There was no cricketing wisdom in selectors’ judgement. Instead, he was shipped with 1954 Pakistan Eaglets, for whom he had an outstanding tour in the English summer. At times Raees, one felt would have stood a better chance to play for Pakistan if his brothers – Wazir and Hanif, were not already in the team. The selectors and A.H. Kardar, somehow didn’t fancy the idea of three brothers in Pakistan Test line-up though on merit one can argue they were all were worthy of their places. Although in December 1954, he was happy to have Raees with him on a short tour of India, undertaken by a squad made of Pakistan Combined Services and Bahawalpur players.

The three brothers – Wazir, Raees and Hanif – appeared for the first time together in first-class when picked for Karachi, led by Anwar Hussain in the 1954-55 Quaid-e-Azam Trophy. In this particular game against Railways at Karachi Parsi Institute (KPI) Ground, Raees, coming in at No.5, fell four runs short of his maiden hundred though he dominated a 133-run stand for the 4th wicket with Wazir (122 not out). The two brothers in the middle order had followed younger brother Hanif’s 84 as an opening batsman, in their side’s total of 452.

Few days later at the same venue Raees hit an unbeaten 118 in three hours against Sind, having added 255 runs without being separated for the 4th wicket with Hanif (230 not out). In the final against Combined Services at National Stadium, Karachi, the three brothers were at it again – Wazir (118), Hanif (109) and Raees (110) – having contributed 76.94% with their bats in a total of 438. The sons of Ameer Bee had great appetite for batting and would show their ‘displeasure at being dismissed, even after scoring big hundreds’, according to Pakistan Test all-rounder Shuja-ud-din, who along with off-spinners – M.E.Z. Ghazali and Miran Bakhsh - toiled hard against the three, in the final. It was the first and possibly the only instance of three brothers scoring hundreds in first-class cricket history and would lay the foundation of 9-wicket victory for Karachi to claim their first Quaid-e-Azam Trophy.

In a flood relief exhibition match representing Pakistan Governor’s XI against Pakistan Prime Minister XI at Karachi in September 1955, Raees showed his talent in hitting 129 and shared the crease with the great Australian all-rounder Keith Miller, who smashed 132 and is on record of stating, ‘Allow me to tell you that I had the pleasure to bat with this lesser member of this illustrious family when I flew and played in a flood relief match in Pakistan some years ago and Raees made one of the finest centuries imaginable. Had I been asked to name a potential Test player, it would most certainly have been this one member of the family who just missed out.’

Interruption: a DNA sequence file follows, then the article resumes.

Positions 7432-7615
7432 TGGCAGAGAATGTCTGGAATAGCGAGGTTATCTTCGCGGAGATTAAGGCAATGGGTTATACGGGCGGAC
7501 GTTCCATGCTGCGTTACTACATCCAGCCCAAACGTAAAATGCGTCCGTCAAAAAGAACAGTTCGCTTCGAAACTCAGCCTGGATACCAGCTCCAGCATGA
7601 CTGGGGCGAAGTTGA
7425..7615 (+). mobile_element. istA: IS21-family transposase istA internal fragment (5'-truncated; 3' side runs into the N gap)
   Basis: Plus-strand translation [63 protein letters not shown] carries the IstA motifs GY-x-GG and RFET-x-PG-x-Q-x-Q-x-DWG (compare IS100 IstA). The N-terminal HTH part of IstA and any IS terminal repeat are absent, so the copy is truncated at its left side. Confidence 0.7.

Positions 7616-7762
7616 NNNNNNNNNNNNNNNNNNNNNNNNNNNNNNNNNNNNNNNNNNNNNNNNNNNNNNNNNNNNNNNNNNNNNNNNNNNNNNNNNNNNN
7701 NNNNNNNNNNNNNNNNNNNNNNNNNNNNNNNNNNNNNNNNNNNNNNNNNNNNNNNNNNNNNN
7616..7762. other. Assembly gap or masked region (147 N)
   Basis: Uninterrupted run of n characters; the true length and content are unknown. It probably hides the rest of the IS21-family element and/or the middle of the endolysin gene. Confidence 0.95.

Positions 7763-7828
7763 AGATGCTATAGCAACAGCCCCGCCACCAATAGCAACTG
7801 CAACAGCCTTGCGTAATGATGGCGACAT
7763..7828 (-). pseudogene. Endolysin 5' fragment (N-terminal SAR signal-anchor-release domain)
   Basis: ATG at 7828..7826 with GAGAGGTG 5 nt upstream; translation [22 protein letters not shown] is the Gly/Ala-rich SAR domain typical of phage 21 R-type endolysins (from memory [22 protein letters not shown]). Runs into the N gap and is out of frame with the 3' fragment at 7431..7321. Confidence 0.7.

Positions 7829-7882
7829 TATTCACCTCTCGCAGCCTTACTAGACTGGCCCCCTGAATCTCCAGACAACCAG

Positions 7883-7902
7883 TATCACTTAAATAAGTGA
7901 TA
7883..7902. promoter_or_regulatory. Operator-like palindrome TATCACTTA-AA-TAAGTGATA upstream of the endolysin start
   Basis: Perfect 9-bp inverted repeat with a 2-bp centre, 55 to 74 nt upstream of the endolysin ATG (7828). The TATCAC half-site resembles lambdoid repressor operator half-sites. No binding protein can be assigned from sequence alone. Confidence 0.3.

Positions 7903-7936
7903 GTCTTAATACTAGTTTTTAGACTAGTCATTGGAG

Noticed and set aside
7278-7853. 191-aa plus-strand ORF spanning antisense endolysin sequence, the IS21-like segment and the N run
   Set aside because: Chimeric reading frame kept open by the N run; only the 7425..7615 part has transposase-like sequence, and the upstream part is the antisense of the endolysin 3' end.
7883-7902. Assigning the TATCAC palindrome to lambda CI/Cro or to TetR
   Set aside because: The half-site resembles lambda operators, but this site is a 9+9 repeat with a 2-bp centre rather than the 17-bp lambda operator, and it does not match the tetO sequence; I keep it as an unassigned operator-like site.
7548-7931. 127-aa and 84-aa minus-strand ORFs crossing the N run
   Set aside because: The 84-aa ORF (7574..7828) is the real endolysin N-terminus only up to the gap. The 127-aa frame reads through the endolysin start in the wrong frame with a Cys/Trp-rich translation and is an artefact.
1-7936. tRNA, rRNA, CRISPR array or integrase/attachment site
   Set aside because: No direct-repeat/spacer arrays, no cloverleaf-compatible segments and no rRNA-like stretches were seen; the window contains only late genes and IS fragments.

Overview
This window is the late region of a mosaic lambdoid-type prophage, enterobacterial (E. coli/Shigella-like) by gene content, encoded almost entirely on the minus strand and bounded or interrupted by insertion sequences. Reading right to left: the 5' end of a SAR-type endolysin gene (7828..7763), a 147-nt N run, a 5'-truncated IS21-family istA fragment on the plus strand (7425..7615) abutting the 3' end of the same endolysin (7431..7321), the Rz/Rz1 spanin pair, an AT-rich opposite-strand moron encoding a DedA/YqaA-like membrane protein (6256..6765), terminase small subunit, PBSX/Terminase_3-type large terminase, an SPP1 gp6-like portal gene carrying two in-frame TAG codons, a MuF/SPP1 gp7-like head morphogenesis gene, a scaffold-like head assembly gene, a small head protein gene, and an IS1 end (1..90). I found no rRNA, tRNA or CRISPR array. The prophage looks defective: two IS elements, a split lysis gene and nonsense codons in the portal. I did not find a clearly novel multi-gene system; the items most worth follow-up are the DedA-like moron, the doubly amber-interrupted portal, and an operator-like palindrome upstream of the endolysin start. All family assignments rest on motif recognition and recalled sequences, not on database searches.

In the 1955-56 season, Raees could not produce any outstanding performance against touring teams - New Zealand or MCC ‘A’, - to nudge the selectors, after which his chances of representing Pakistan were pretty slim. The choice for a reinforcement for the 1957-58 West Indies tour was S.F. Rehman, the third wrist spinner in six years to have been preferred over Raees, sparking more disappointment in the Mohammed family to suggest that he was simply a victim of a tug of war between the cricket politics of Karachi and Punjab. Looking back it is fair to conclude with very limited international cricket played by Pakistan till the 1970s, there were number of players who suffered the same fate.

Raees was to have a strong influence on both Mushtaq and Sadiq, by feeding them his wrist spinning variety with a tennis ball from 15 yards in their residence in Garden Town, originally a Hindu temple. He was thrilled to see them maturing into accomplished batsmen at Test level for Pakistan and also achieve great success in English country cricket. Besides their batting potential, both brothers owed it to Raees in learning the subtle art of wrist spin which featured leg-break, googly and flipper. In Test, first-class and List A limited overs cricket, collectively Mushtaq and Sadiq claimed 1334 wickets, largely on the strength of their respective careers with Northamptonshire and Gloucestershire.

It was a three-day match at Hyderabad, between Hyderabad Chief Commissioner’s XI vs Fazal Mahmood’s XI, in February 1960 that brought together all five brothers – Wazir, Raees, Hanif, Mushtaq & Sadiq - divided between the two teams – in a single first-class match. In what proved to be Raees’ last season at first-class level, Raees captained Karachi B in the 1962-63 Quaid-e-Azam Trophy. After beating Rawalpindi in the semi-final at Pindi Club Ground, his side was soundly beaten by Karachi A, captained by brother Wazir, in the final at Karachi. In his 30-match first-class career (1949-50 to 1962-63) representing Karachi, Raees scored 1344 runs @ 32.78 with 2 hundreds, 8 fifties, caught 21 and claimed 33 wickets @ 31.27 with 4-82 as his best haul.

Though he passed on his experience to the next generation and enjoyed their success, Raees was rarely seen at cricket grounds after playing his last game in 1963. Three of his sons Shahid, Asif and Tariq inherited his batting skills and too played first-class cricket. Asif perhaps the most talented of the three, represented Pakistan u-19 and Pakistan u-23 and hit seven hundreds in a successful playing career with PIA. After a couple of years employment with Habib Bank, Raees would switch to National Bank, before offered a job with PIA by Air Marshal Nur Khan. He resided in ‘Ameer Cottage’ in Nazimabad 1 for about 15 years before settling down in Gulshan-e-Maymar in 1999 till his death.